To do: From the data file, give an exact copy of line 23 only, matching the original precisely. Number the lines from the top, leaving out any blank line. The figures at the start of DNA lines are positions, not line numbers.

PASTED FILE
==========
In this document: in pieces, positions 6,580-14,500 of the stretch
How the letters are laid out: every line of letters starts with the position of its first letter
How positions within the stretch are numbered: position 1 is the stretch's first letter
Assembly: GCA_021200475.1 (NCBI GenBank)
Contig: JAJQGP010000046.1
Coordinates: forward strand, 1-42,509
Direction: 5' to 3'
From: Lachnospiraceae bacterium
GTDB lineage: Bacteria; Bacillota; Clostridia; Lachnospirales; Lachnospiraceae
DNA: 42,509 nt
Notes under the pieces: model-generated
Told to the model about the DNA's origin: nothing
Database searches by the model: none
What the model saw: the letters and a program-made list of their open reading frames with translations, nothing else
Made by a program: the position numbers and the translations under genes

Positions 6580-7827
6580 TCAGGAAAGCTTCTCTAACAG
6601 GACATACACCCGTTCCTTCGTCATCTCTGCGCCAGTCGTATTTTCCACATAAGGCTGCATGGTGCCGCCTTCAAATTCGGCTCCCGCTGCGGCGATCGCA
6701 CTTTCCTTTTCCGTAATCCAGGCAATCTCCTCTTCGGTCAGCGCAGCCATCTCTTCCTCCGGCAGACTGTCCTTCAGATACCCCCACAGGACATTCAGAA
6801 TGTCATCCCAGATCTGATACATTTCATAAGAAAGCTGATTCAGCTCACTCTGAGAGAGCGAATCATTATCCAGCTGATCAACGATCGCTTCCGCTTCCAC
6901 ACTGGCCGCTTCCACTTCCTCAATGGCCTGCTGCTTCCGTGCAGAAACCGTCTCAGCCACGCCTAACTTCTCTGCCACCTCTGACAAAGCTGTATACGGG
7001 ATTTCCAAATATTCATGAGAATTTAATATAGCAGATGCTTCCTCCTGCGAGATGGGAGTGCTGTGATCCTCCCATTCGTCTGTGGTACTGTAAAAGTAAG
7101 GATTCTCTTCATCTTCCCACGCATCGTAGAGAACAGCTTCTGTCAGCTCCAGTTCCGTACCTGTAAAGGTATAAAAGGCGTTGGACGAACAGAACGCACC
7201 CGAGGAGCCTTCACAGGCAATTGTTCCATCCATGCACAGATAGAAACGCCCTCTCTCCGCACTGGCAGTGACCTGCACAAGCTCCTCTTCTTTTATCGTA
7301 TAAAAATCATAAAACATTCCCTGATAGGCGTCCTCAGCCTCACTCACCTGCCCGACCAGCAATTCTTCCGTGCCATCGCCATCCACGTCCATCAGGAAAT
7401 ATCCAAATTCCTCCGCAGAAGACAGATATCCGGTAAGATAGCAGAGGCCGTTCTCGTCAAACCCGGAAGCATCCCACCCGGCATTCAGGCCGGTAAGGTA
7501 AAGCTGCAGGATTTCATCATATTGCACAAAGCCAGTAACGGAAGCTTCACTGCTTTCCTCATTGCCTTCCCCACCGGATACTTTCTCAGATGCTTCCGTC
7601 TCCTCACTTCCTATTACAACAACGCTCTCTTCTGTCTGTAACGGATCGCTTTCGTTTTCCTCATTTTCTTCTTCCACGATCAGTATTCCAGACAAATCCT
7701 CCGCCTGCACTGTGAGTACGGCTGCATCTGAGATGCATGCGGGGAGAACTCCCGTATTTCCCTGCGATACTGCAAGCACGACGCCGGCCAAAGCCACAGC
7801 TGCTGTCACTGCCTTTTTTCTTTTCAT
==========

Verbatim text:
7101 GATTCTCTTCATCTTCCCACGCATCGTAGAGAACAGCTTCTGTCAGCTCCAGTTCCGTACCTGTAAAGGTATAAAAGGCGTTGGACGAACAGAACGCACC